Lack of Cybersecurity in the Healthcare Industry

Lack of Cybersecurity in the Healthcare Industry

According to a Q4 Black Book survey on healthcare organizations, “92 percent of the C-suite officers surveyed state that cybersecurity and the threat of data breach are still not major talking points with their board of directors.” The Black Market Book Research survey reveals how the evolving healthcare marketplace.

healthcare industry and cybersecurity

In addition, the same research survey finds that the total cost of a data breach for healthcare organizations is estimated to be around $2.2 million spread over a period of two years.

The Cybersecurity Cultural Barrier

There is a cultural gap occurring in the healthcare industry, however, this is not a unique phenomenon. Due to difficulties in communicating the financial benefits of cybersecurity investment, it is often pushed aside for more easily justifiable spending.

In some cases, healthcare organizations simply cannot afford spending on cyber threat protection. In other cases, the cybersecurity threat is not understood.

What Makes Healthcare Organizations Particularly Vulnerable 

Unlike in standard industries, healthcare industry patient info cannot simply be locked away in a digital vault of sorts. Instead, the information must be made highly available within the organization. This is because treating patients is impossible without that information.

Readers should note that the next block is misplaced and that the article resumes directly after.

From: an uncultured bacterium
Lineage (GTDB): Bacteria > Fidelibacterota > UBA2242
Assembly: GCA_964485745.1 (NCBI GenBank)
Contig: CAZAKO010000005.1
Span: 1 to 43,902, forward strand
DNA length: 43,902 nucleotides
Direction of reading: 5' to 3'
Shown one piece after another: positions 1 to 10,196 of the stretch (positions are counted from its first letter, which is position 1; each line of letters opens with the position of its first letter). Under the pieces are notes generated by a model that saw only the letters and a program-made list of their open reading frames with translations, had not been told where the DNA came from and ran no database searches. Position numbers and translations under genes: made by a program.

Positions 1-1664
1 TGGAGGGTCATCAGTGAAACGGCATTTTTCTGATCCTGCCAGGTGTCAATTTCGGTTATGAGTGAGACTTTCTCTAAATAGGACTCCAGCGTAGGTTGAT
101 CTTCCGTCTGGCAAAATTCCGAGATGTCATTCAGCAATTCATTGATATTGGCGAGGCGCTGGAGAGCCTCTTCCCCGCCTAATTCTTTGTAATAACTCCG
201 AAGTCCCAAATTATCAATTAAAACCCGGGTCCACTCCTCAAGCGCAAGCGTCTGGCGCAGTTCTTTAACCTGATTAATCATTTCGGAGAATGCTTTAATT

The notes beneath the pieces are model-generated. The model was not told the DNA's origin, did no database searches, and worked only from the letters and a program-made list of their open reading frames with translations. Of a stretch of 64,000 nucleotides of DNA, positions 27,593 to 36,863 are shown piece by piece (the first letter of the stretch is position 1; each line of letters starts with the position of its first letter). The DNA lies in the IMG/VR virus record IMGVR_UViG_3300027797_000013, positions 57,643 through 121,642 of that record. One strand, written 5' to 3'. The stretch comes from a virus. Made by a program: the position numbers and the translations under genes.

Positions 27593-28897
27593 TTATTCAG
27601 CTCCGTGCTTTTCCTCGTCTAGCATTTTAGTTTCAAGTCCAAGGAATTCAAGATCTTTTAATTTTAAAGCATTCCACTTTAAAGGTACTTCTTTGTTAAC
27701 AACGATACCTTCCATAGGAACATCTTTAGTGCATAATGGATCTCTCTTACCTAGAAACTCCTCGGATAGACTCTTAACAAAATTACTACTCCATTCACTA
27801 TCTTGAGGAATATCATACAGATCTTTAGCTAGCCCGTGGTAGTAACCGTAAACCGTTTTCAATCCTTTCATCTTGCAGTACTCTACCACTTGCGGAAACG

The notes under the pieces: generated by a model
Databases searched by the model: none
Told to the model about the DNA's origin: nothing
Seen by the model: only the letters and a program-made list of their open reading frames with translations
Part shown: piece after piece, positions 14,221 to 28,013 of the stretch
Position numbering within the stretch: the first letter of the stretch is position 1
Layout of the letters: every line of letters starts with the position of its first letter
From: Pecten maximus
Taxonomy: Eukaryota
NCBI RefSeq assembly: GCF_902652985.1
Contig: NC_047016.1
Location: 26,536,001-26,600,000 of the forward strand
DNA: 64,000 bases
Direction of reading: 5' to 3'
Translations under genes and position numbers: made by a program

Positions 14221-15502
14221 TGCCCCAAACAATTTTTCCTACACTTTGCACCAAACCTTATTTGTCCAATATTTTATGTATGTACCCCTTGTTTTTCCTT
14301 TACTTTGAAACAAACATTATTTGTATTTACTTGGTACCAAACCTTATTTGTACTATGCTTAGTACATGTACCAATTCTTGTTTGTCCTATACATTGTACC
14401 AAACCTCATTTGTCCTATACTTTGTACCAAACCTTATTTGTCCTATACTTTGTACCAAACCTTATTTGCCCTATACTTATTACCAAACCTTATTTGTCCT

In addition to data, there are the risks held within connected medical devices—a risk that is not yet fully understood or exploited. The life-threatening manipulation of these devices by cybercriminals has yet to be seen. However, the vulnerabilities are there (especially in older, legacy medical equipment), and it will prove to be useful to have a real cybersecurity expert in your organization if it ever comes to that.

The Need to Reduce Human Error

When we talk about data breaches and malware, you can’t avoid the discussion of human error. If you infect your computer by downloading and running a malicious attachment from a malicious email, that is human error.

According to a study by the Ponemon Institute, 36 percent of healthcare organizations and 55 percent of business associates named unintentional employee action as a breach cause.

Just like any other industry, teaching and training employees to handle data and user information more carefully is a major cybersecurity component. We’re hoping that more and more healthcare organizations will see the value in improved cybersecurity awareness as time goes on, and adopt policies that push this value forward.